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Orangic Chemists in the House?
October 30, 2008 4:15 PM   Subscribe

Anyone who knows Organic Chemistry? Can you help me with one reaction mechanism?

So I've probably just been studying too long but I promised myself if I got through question 7 I could stop and take a break and finish studying tomorrow. Unfortunately I just can't figure out the mechanism for question 7 and it is driving me nuts. I feel like it should be obvious but apparently it isn't.

How do I make this...
C
|
C = C - C - C

into this...
C
|
C - C - C - C
| |
Cl Br

Ok, I see in the preview that it isn't obeying my spacing and I don't know how to make it to that so I'll just explain.

The top carbon should be able the third carbon in the chain. The chlorine should be under the second carbon and the bromine should be under the third carbon.

Thank you in advance!!!
posted by magnetsphere to Science & Nature (11 answers total) 2 users marked this as a favorite
 
Are you looking for a reaction mechanism or a synthetic pathway? It's hard to write a mechanism when you don't know what reagents you are using.

Here are the reactions you'll need in order. They should be in your text book. Of course, there may be more than one correct answer!

1) Allylic NBS bromination will brominate the tertiary carbon via a radical mechanism.
2) Oxymercuration will put an alcohol on the 2nd carbon (the more substituted carbon/see Markovnikov's rule).
3) Halogenate with PCl5 or thionyl chloride (SOCl2) to convert the alcohol into a chlorine.

Hope that helps. If you're looking for a mechanism, that might be tough for me to type!
posted by hooper4 at 6:01 PM on October 30, 2008


I think you've misread the (admittedly confusing) structure, hooper; there isn't a tertiary carbon, nor a Markovnikov/anti-Mar. product (both sides being equally substituted).

If this is a sophomore-type organic class, then the answer is probably something simple like Br2 (or NBS, preferably) and a chloride source (Et4NCl, maybe), or some set of conditions very much like that. If higher level, then you're going to have to address regioselectivity, which is pretty non-trivial here since it's a nigh-symmetric alkene.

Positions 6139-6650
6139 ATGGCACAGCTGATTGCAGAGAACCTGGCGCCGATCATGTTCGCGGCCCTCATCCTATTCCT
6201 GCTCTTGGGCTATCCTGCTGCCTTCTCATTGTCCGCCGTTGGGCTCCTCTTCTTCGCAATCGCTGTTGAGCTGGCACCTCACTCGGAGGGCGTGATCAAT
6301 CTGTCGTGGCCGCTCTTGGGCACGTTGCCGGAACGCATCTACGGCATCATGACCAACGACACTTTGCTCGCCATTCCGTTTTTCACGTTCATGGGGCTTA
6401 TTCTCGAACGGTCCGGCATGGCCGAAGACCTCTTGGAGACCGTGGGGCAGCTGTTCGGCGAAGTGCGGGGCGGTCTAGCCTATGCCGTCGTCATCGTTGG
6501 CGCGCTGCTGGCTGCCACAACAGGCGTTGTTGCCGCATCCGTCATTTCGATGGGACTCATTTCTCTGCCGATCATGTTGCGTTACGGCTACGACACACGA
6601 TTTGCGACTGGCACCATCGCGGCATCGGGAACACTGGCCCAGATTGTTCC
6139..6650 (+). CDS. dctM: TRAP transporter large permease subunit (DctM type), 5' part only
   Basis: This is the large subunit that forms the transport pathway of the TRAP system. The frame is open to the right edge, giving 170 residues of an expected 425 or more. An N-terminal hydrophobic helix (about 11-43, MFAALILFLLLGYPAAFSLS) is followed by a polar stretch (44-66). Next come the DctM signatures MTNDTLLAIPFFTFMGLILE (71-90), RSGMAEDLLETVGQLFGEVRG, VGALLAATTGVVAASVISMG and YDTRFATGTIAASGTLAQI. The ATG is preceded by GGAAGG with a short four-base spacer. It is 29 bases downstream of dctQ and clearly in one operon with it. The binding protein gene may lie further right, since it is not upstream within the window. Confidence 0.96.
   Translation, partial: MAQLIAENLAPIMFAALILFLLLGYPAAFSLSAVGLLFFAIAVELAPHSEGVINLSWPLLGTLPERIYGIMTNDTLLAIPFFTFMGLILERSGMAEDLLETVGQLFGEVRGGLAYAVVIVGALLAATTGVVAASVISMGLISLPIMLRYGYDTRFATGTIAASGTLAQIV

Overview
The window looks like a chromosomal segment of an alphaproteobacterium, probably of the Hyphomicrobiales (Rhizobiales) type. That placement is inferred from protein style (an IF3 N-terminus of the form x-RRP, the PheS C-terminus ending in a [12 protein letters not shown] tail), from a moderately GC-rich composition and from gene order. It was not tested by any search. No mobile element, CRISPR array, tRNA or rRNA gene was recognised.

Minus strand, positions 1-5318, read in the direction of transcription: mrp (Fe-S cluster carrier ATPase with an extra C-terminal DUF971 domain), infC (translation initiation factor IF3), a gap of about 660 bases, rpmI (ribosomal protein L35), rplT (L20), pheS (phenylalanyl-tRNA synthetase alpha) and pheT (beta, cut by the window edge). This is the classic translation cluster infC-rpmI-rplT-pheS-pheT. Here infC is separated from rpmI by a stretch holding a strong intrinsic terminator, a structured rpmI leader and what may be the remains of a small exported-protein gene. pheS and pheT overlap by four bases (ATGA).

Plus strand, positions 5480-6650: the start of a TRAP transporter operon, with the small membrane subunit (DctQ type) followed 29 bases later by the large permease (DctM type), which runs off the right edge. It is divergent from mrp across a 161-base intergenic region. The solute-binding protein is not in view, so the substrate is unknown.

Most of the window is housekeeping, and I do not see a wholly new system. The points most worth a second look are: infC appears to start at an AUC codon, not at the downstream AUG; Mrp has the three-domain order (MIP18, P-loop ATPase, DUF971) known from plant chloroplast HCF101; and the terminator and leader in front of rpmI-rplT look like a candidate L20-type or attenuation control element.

posted by Dr.Enormous at 8:36 PM on October 30, 2008


Do you want the reaction mechanism for the transformation of 3-methyl-1-butene into 2-chloro-3-bromo-3-methylbutane? Or is it a different substitution pattern?
posted by koolkat at 8:38 PM on October 30, 2008


Unless I'm getting a different display, this is just 2-pentene as the S.M.

For mechanism, you're simply forming a bromonium ion with some source of Br+, which is getting opened by nucleophilic attack of Cl-. There are any number of reagent combinations that will effect this (BrCl would be the simplest conceptually, but Br2Cl- and BrCl2- are known). Obviously this can be opened on either side, so you'll also get 2-bromo-3-chloropentane, but solving that problem is difficult.
posted by Dr.Enormous at 8:54 PM on October 30, 2008


No the OP is having issues with spacing which is why they should have used standard line notation, or used IUPAC names. If they would write it correctly it should be easy, and I am guessing that you answer would be correct.

OP please write it more clearly like in my example with an IUPAC name or line notation like the following for 3-methyl-1-butene

CH2=CHCH2(CH3)CH3
posted by koolkat at 9:06 PM on October 30, 2008


I am guessing that the OP is already asleep and I am heading to bed now as well so I can check back in the morning, but it is unlikely to be of any great help in finishing the homework tonight.
posted by koolkat at 9:07 PM on October 30, 2008


For future reference:

To make rows of text line up, use the <pre> tag:

<pre>
1 2 3 4
5 6 7 8
</pre>
posted by exphysicist345 at 9:12 PM on October 30, 2008


Oh, from his explanation below his structure, I interpreted "The top carbon should be able the third carbon in the chain" as "The top carbon should be above the third carbon in the chain", which would make the third carbon tertiary. I doubt the question is looking for BrCl as an answer... not a very common sophomore organic reagent...
posted by hooper4 at 9:14 PM on October 30, 2008


yeah, what koolkat said!
posted by hooper4 at 9:15 PM on October 30, 2008


Ah, yeah, my late night drunken typo parsing subroutine is on the fritz, apparently. In which case I concur that it does need some sort of allylic oxidation, be it bromination directly or SeO2 and then interconversion.
posted by Dr.Enormous at 9:57 PM on October 30, 2008


yes koolkat is correct with the starting and the ending materials (the transformation of 3-methyl-1-butene into 2-chloro-3-bromo-3-methylbutane). This is for OChem I so I know the answer has to be something that isn't too difficult or involved and the mechanism probably isn't more than 3ish steps.

The only types of reactions that we really talked about in depth in lecture are either through a carbo cation or through the use of peroxides/free radicals but using either of those I can't get the Bromine and Chlorine to end up in the correct spots. I'm probably just missing one little thing.

Sorry, I was sleepy and annoyed last night or I would have used IUPAC names originally.
posted by magnetsphere at 6:25 AM on October 31, 2008


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